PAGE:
The images you draw can be as simple or as complex as you like. The more detailed you make your drawing, the more time you may want to give teams to complete the task. I used to do this on an overhead projector, but now I draw my images on an iPad and project that on to our screen.

This doesn’t just have to be a silly game. It gets students involved and competitive, and encourages enriching discussions about communication. Try some of these questions afterwards:

  • What were the winning teams’ strategies?
  • Was it more difficult to draw or describe?
  • What grew frustrating in this task?
  • Would it have been easier if the drawer could look at the image?
  • How important were word choice and description details?
  • How is this similar to how we communicate, or miscommunicate, our ideas?

A Great Short Story

Our minds are always hungry for stories. Do you have a great short story on hand that you know your students will love? Keep that handy, and when you need the perfect back up plan, share this story with students.

The story will depend on your age level and subject matter, but it should be something that gets the students talking. With your story, have a set of discussion questions or journal topics handy to engage students with when the story is done! We learn so much through stories, it’s never a bad back-up plan to spend quality time reading with students.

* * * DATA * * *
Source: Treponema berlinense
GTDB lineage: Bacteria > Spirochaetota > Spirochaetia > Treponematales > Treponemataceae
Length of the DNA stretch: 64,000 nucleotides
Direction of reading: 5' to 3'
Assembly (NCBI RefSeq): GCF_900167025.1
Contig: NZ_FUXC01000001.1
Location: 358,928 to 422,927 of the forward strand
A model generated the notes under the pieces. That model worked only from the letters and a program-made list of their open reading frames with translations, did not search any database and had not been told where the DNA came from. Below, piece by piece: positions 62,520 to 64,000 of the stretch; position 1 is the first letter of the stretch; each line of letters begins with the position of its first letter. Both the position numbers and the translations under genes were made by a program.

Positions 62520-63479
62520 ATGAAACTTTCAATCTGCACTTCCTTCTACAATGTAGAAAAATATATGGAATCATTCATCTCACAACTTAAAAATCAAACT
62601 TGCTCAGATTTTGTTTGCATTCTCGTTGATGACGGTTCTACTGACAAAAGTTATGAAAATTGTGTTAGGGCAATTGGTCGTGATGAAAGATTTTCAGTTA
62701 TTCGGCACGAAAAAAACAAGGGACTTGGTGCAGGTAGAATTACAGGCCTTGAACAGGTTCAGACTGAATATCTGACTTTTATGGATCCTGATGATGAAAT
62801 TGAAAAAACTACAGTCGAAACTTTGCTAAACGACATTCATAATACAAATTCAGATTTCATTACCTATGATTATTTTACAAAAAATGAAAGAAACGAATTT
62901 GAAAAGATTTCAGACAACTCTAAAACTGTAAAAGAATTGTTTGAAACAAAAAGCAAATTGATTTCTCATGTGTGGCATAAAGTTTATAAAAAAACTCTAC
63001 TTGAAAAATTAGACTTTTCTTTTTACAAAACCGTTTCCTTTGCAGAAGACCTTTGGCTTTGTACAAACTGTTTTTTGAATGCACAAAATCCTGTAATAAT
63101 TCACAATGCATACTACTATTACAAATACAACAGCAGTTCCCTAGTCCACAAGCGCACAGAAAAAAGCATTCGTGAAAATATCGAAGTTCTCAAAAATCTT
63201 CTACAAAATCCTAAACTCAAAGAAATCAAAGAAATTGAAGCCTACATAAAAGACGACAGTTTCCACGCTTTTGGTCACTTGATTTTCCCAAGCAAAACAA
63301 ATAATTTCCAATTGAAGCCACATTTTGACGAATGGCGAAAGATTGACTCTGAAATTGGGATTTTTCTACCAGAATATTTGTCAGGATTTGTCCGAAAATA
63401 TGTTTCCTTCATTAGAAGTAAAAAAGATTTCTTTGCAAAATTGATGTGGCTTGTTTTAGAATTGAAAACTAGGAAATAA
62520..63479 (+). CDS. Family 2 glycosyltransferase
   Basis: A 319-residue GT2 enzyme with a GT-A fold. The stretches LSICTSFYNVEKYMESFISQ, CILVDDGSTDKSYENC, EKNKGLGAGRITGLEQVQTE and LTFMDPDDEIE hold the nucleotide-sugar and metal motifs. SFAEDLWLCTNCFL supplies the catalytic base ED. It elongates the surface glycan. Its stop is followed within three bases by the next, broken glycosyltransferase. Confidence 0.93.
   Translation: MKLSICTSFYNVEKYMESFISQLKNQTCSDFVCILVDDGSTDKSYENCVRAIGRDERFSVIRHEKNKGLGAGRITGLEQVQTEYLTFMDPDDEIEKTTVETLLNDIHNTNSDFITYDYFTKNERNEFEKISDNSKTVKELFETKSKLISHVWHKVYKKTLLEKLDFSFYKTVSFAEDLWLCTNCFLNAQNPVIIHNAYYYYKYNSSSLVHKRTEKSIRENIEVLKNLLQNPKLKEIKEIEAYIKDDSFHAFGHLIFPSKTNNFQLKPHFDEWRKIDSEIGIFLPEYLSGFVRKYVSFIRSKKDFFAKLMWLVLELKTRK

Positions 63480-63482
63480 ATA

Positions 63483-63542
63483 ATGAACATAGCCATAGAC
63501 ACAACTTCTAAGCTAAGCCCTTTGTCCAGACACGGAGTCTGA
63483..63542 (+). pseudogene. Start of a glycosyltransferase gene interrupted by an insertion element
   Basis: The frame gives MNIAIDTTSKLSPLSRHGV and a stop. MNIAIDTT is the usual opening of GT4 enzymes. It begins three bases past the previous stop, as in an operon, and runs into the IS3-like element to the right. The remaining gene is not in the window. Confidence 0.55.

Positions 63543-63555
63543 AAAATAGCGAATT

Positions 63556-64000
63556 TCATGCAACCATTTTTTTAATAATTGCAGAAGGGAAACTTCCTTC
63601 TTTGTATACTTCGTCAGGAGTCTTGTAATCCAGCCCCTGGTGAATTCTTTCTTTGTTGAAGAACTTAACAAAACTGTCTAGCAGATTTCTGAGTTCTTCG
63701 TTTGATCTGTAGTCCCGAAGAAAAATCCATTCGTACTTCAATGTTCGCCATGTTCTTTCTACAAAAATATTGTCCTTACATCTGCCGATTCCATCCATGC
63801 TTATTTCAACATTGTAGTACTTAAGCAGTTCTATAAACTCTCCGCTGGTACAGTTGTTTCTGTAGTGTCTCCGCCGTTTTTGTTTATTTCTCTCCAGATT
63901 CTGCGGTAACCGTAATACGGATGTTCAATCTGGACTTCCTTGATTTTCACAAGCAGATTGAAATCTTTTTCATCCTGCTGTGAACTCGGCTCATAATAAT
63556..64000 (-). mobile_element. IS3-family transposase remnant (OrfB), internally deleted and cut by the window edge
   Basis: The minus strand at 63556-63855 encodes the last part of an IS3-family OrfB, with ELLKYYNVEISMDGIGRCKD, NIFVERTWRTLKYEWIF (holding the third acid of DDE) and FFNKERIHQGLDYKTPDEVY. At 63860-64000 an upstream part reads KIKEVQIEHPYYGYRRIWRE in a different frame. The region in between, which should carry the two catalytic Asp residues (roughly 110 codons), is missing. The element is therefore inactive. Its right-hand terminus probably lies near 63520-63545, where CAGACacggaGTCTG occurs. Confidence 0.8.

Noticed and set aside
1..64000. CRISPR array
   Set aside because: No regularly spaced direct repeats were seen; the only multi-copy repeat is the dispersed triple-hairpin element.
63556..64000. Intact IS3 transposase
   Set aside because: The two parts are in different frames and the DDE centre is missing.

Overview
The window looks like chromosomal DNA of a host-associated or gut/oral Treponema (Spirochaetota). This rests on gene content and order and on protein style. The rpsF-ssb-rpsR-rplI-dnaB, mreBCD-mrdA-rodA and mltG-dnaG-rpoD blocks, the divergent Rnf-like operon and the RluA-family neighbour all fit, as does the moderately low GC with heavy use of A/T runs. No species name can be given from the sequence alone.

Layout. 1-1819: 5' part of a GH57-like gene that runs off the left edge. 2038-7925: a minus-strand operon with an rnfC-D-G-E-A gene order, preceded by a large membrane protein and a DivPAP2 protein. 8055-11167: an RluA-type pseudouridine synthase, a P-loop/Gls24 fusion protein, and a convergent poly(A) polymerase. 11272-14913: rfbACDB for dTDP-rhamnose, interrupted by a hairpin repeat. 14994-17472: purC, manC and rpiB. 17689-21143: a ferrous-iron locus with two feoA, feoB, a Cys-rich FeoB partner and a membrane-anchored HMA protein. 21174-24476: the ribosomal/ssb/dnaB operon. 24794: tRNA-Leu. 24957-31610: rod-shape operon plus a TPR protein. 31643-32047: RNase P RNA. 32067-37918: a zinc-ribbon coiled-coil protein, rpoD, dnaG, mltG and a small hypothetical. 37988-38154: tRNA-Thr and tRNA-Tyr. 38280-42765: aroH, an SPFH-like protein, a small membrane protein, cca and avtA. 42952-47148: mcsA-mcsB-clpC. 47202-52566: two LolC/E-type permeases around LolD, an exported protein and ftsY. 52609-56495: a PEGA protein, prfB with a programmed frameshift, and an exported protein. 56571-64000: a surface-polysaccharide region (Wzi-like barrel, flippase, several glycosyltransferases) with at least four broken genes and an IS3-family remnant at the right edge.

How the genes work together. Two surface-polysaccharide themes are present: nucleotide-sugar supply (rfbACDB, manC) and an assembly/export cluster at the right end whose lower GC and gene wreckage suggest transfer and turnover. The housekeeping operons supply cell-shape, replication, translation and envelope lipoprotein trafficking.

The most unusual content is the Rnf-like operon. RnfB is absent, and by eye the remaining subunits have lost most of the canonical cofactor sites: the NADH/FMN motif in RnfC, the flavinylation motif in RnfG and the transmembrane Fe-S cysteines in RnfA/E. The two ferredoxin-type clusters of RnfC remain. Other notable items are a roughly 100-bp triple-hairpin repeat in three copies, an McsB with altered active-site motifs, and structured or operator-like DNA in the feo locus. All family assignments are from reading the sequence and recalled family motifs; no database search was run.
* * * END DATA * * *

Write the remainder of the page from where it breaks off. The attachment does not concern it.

Make copies of your story in advance, as well as any activities or questions you want students to use afterwards.

Once Upon a Time

Since stories can be so effective, I recommend you buy this game. It’s called Once Upon a Time, and it is a simple, laugh-inducing storytelling game. There are many ways to play depending on the size of your group, but the basic purpose of the game is to tell a story as a group.

Individuals are given various cards that have common storytelling ingredients on them, including locations (a cave, a castle, a dungeon), characters (a wizard, a dragon, a wise innkeeper), and objects (magic rings, candles, wedding bells). Other cards indicate events or Happily Ever After endings. Students tell a story as a group, and the purpose is to try and include each of the cards they’re holding in their story.

This encourages creativity, collaboration, storytelling elements, and loads of fun! When things aren’t able to go according to plan, why not craft a thrilling story together as a class?

Backup plans come in all shapes and sizes. This list is perfect for when you need to save your original lesson for a different day. At other times you may need to modify your original lesson to help students “Get it” in a way they didn’t with your Plan A. At other times, you may need to simply find another way to communicate and share (such as when the technology lets you down). Be creative and always ready to make your classroom a place of learning and creativity.

What would you add to this list? Share your “Just in case” back ups with our community in the comments below!

Jordan Catapano is a high school English teacher in a Chicago suburb. In addition to being National Board Certificated and head of his school’s Instructional Development Committee, he also has worked with the Illinois Association of Teachers of English and has experience as a school board member for a private school. You can follow him on Twitter at @BuffEnglish, or visit his website